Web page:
The Royal Commonwealth Society is at No. 18 Northumberland Avenue.[8] It was founded in 1868 as the Colonial Society to improve relationships with colonies in the British Empire including Canada and Australia, and moved to its current premises in 1885. The current name dates from 1958, reflecting the change from the Empire to the Commonwealth of Nations. The Commonwealth Club opened on the premises in 1998 and features the only suspended glass dining room in London.[13]

By the 1930s, accommodation on Park Lane and Piccadilly had become more popular. Hotels closed and were sold for other businesses; the seven floor Grand Hotel became a retail headquarters.[6] No. 8 is now an events venue for corporations including Marks & Spencer.[14] The venue is the first in Europe to install amBX lighting.[15]

Northumberland Avenue formed part of the marathon course of the 2012 Olympic and Paralympic Games. The women's Olympic marathon took place on 5 August and the men's Olympic marathon on 12 August, with the Paralympics following on 9 September.[16][17]

Cultural references[edit]

Northumberland Avenue is referenced several times in Arthur Conan Doyle's Sherlock Holmes novels, where wealthy Oriental visitors stayed in hotels, including the Grand, the Metropole and the Victoria.[18]

The street is part of a group of three on the London Monopoly board, with Pall Mall and Whitehall.[19]

See also[edit]



  1. ^ "Northumberland Avenue". Google Maps. Retrieved 13 September 2015.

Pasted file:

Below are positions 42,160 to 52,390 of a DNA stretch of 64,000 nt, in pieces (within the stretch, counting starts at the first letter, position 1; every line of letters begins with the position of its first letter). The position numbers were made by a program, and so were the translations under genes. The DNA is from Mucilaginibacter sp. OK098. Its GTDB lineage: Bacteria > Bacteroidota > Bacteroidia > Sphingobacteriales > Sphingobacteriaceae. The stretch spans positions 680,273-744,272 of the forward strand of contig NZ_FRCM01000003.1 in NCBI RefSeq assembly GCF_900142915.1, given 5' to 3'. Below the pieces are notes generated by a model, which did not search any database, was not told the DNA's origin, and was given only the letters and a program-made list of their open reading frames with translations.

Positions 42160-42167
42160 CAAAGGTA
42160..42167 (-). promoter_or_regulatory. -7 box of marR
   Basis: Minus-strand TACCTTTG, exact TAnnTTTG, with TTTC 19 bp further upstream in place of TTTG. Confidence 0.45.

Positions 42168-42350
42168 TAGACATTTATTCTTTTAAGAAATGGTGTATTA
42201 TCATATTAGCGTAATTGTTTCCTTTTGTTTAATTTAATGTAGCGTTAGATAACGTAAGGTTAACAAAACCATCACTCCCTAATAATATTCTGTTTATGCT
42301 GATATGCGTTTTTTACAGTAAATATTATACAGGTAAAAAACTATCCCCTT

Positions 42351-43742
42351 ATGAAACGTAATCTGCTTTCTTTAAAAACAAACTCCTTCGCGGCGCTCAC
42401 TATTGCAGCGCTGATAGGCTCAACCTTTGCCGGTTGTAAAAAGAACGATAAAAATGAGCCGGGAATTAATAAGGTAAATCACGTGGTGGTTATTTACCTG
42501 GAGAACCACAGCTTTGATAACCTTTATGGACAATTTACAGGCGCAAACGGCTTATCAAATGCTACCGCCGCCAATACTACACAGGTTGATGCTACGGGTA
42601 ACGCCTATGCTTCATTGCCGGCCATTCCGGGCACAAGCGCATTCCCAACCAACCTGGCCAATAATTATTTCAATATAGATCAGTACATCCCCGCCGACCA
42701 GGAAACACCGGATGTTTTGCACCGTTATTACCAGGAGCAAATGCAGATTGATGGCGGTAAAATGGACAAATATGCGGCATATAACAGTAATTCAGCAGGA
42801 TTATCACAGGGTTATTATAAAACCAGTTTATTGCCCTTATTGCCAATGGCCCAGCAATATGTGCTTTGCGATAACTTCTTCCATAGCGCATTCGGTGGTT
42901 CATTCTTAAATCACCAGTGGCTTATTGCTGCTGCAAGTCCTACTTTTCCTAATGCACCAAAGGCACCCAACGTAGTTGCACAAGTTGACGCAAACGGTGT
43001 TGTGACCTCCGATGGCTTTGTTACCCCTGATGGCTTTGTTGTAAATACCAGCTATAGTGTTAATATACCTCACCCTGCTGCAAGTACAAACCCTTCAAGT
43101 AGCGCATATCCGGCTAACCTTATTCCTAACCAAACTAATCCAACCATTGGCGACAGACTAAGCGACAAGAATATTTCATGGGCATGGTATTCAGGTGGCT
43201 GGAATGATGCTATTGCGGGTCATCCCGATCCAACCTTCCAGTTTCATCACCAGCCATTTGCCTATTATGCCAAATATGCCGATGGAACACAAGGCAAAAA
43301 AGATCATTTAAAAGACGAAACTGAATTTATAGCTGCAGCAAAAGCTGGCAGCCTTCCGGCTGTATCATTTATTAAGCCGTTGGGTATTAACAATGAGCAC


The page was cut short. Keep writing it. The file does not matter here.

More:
2. ^ "London Bus Route 91". Transport for London. Retrieved 13 September 2015. 
  3. ^ "Nigeria High Commission". Retrieved 14 September 2015. 
  4. ^ a b c Northumberland House. Survey of London. 18: St Martin-in-the-Fields II: The Strand. 1937. pp. 10–20. Retrieved 14 February 2009. 
  5. ^ Gater, G H; Wheeler, E P, eds. (1937). "Northumberland House". Survey of London (London). 18, St Martin-in-The-Fields II: the Strand: 10–20. Retrieved 9 September 2015. 
  6. ^ a b c Moore 2003, p. 53.
  7. ^ Gater, G H; Wheeler, E P, eds. (1937). "Northumberland Street". Survey of London (London). 18, St Martin-in-The-Fields II: the Strand: 21–26. Retrieved 9 September 2015. 
  8. ^ a b Weinreb et al 2008, p. 593.
  9. ^ Moore 2003, p. 54.
  10. ^ Jonnes 2009, p. 92.
  11. ^ John 2012, Footnote on pp. 36–37.
  12. ^ Dutton 2007, p. 307.
  13. ^ Weinreb et al 2008, p. 716.
  14. ^ Marlow, Ben (8 July 2015). "M&S cannot afford to party on this set of results". The Daily Telegraph. Retrieved 20 July 2015. 
  15. ^ Colston, Paul (15 March 2013). "8 Northumberland Avenue adds new lighting system to Victorian Ballroom". Conference News. Retrieved 20 July 2015. 
  16. ^ "marathon men results – Athletics – London 2012 Olympics". 
  17. ^ "marathon women results – Athletics – London 2012 Olympics". 
  18. ^ Wheeler 2011, p. 291.
  19. ^ Moore 2003, p. 45.


  • Dutton, Roy (2007). Forgotten Heroes: The Charge of the Light Brigade. Infodial. ISBN 978-0-955-65540-1. 
  • John, Juliet (2012). Dickens and Modernity. DS Brewer. ISBN 978-1-843-84326-9. 
  • Jonnes, Jill (2009). Eiffel's Tower: The Thrilling Story Behind Paris's Beloved Monument and the Extraordinary World's Fair That Introduced It. Penguin. ISBN 978-1-101-05251-8. 
  • Moore, Tim (2003). Do Not Pass Go. Vintage. ISBN 978-0-099-43386-6. 
  • Weinreb, Ben; Hibbert, Christopher; Keay, Julia; Keay, John (2008). The London Encyclopedia. Pan MacMillan. ISBN 978-1-4050-4924-5. 
  • Wheeler, Thomas Bruce (2011). The London of Sherlock Holmes. Andrews. ISBN 978-1-780-92211-9. 

Coordinates: 51°30′24″N 0°07′27″W / 51.5068°N 0.1242°W / 51.5068; -0.1242